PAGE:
# Wallis product

In mathematics, the Wallis product for π, published in 1656 by John Wallis,[1] states that

{\displaystyle {\begin{aligned}{\frac {\pi }{2}}&=\prod _{n=1}^{\infty }{\frac {4n^{2}}{4n^{2}-1}}=\prod _{n=1}^{\infty }\left({\frac {2n}{2n-1}}\cdot {\frac {2n}{2n+1}}\right)\\[6pt]&={\Big (}{\frac {2}{1}}\cdot {\frac {2}{3}}{\Big )}\cdot {\Big (}{\frac {4}{3}}\cdot {\frac {4}{5}}{\Big )}\cdot {\Big (}{\frac {6}{5}}\cdot {\frac {6}{7}}{\Big )}\cdot {\Big (}{\frac {8}{7}}\cdot {\frac {8}{9}}{\Big )}\cdot \;\cdots \\\end{aligned}}}

## Proof using integration

Wallis derived this infinite product using interpolation, though his method is not regarded as rigorous. A modern derivation can be found by examining ${\displaystyle \int _{0}^{\pi }\sin ^{n}x\,dx}$ for even and odd values of ${\displaystyle n}$, and noting that for large ${\displaystyle n}$, increasing ${\displaystyle n}$ by 1 results in a change that becomes ever smaller as ${\displaystyle n}$ increases. Let[2]

${\displaystyle I(n)=\int _{0}^{\pi }\sin ^{n}x\,dx.}$

(This is a form of Wallis' integrals.) Integrate by parts:

{\displaystyle {\begin{aligned}u&=\sin ^{n-1}x\\\Rightarrow du&=(n-1)\sin ^{n-2}x\cos x\,dx\\dv&=\sin x\,dx\\\Rightarrow v&=-\cos x\end{aligned}}}
{\displaystyle {\begin{aligned}\Rightarrow I(n)&=\int _{0}^{\pi }\sin ^{n}x\,dx\\[6pt]{}&=-\sin ^{n-1}x\cos x{\Biggl |}_{0}^{\pi }-\int _{0}^{\pi }(-\cos x)(n-1)\sin ^{n-2}x\cos x\,dx\\[6pt]{}&=0+(n-1)\int _{0}^{\pi }\cos ^{2}x\sin ^{n-2}x\,dx,\qquad n>1\\[6pt]{}&=(n-1)\int _{0}^{\pi }(1-\sin ^{2}x)\sin ^{n-2}x\,dx\\[6pt]{}&=(n-1)\int _{0}^{\pi }\sin ^{n-2}x\,dx-(n-1)\int _{0}^{\pi }\sin ^{n}x\,dx\\[6pt]{}&=(n-1)I(n-2)-(n-1)I(n)\\[6pt]{}&={\frac {n-1}{n}}I(n-2)\\[6pt]\Rightarrow {\frac {I(n)}{I(n-2)}}&={\frac {n-1}{n}}\\[6pt]\end{aligned}}}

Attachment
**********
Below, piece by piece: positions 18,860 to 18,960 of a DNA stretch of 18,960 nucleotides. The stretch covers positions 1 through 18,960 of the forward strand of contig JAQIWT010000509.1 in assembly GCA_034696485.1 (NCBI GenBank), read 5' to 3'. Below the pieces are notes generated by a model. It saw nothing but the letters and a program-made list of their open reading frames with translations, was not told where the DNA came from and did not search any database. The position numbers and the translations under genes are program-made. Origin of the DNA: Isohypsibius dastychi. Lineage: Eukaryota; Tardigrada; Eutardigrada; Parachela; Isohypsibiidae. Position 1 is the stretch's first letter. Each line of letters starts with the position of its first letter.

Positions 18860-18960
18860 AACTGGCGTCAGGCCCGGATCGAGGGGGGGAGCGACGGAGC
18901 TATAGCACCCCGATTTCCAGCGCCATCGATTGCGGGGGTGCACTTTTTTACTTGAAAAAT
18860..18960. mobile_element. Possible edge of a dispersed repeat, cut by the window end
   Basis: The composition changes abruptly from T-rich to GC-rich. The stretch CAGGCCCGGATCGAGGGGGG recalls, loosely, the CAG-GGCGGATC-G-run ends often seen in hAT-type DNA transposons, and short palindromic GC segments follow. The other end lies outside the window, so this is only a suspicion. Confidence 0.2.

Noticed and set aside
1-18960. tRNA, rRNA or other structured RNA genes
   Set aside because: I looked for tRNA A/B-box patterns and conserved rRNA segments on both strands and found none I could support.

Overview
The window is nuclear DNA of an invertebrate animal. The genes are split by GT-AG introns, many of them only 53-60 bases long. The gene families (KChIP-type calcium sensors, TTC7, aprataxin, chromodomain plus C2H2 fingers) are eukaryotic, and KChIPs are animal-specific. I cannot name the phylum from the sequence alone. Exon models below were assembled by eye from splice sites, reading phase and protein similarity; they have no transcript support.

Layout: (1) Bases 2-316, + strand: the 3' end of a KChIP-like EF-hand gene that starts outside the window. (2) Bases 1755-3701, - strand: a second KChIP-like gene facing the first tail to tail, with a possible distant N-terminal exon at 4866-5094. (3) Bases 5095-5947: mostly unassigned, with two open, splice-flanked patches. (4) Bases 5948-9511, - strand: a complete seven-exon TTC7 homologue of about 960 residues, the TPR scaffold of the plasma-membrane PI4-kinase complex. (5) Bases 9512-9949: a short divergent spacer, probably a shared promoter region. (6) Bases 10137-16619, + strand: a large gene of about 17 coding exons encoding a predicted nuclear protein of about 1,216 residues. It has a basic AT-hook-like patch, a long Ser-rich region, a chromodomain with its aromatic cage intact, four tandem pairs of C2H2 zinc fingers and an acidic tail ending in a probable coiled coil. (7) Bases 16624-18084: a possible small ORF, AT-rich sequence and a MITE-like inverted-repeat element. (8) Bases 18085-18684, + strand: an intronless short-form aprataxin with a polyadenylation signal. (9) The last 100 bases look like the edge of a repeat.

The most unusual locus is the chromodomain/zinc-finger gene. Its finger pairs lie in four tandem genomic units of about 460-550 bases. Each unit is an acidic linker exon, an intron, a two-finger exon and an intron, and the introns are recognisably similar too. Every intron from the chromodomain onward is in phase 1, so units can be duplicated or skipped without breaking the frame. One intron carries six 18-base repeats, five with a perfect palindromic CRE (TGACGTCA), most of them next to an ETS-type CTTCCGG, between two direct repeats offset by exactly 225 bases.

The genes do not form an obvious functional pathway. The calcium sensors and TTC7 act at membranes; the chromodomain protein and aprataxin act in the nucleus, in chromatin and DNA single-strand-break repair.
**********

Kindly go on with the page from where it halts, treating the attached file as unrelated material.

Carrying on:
Now, we make two variable substitutions for convenience to obtain:

${\displaystyle I(2n)={\frac {2n-1}{2n}}I(2n-2)}$
${\displaystyle I(2n+1)={\frac {2n}{2n+1}}I(2n-1)}$

We obtain values for ${\displaystyle I(0)}$ and ${\displaystyle I(1)}$ for later use.

{\displaystyle {\begin{aligned}I(0)&=\int _{0}^{\pi }dx=x{\Biggl |}_{0}^{\pi }=\pi \\[6pt]I(1)&=\int _{0}^{\pi }\sin x\,dx=-\cos x{\Biggl |}_{0}^{\pi }=(-\cos \pi )-(-\cos 0)=-(-1)-(-1)=2\\[6pt]\end{aligned}}}

Now, we calculate for even values ${\displaystyle I(2n)}$ by repeatedly applying the recurrence relation result from the integration by parts. Eventually, we end get down to ${\displaystyle I(0)}$, which we have calculated.

${\displaystyle I(2n)=\int _{0}^{\pi }\sin ^{2n}x\,dx={\frac {2n-1}{2n}}I(2n-2)={\frac {2n-1}{2n}}\cdot {\frac {2n-3}{2n-2}}I(2n-4)}$
${\displaystyle ={\frac {2n-1}{2n}}\cdot {\frac {2n-3}{2n-2}}\cdot {\frac {2n-5}{2n-4}}\cdot \cdots \cdot {\frac {5}{6}}\cdot {\frac {3}{4}}\cdot {\frac {1}{2}}I(0)=\pi \prod _{k=1}^{n}{\frac {2k-1}{2k}}}$

Repeating the process for odd values ${\displaystyle I(2n+1)}$,

${\displaystyle I(2n+1)=\int _{0}^{\pi }\sin ^{2n+1}x\,dx={\frac {2n}{2n+1}}I(2n-1)={\frac {2n}{2n+1}}\cdot {\frac {2n-2}{2n-1}}I(2n-3)}$
${\displaystyle ={\frac {2n}{2n+1}}\cdot {\frac {2n-2}{2n-1}}\cdot {\frac {2n-4}{2n-3}}\cdot \cdots \cdot {\frac {6}{7}}\cdot {\frac {4}{5}}\cdot {\frac {2}{3}}I(1)=2\prod _{k=1}^{n}{\frac {2k}{2k+1}}}$

We make the following observation, based on the fact that ${\displaystyle \sin {x}\leq 1}$

${\displaystyle \sin ^{2n+1}x\leq \sin ^{2n}x\leq \sin ^{2n-1}x,0\leq x\leq \pi }$
${\displaystyle \Rightarrow I(2n+1)\leq I(2n)\leq I(2n-1)}$

Dividing by ${\displaystyle I(2n+1)}$:

${\displaystyle \Rightarrow 1\leq {\frac {I(2n)}{I(2n+1)}}\leq {\frac {I(2n-1)}{I(2n+1)}}={\frac {2n+1}{2n}}}$, where the equality comes from our recurrence relation.

By the squeeze theorem,

${\displaystyle \Rightarrow \lim _{n\rightarrow \infty }{\frac {I(2n)}{I(2n+1)}}=1}$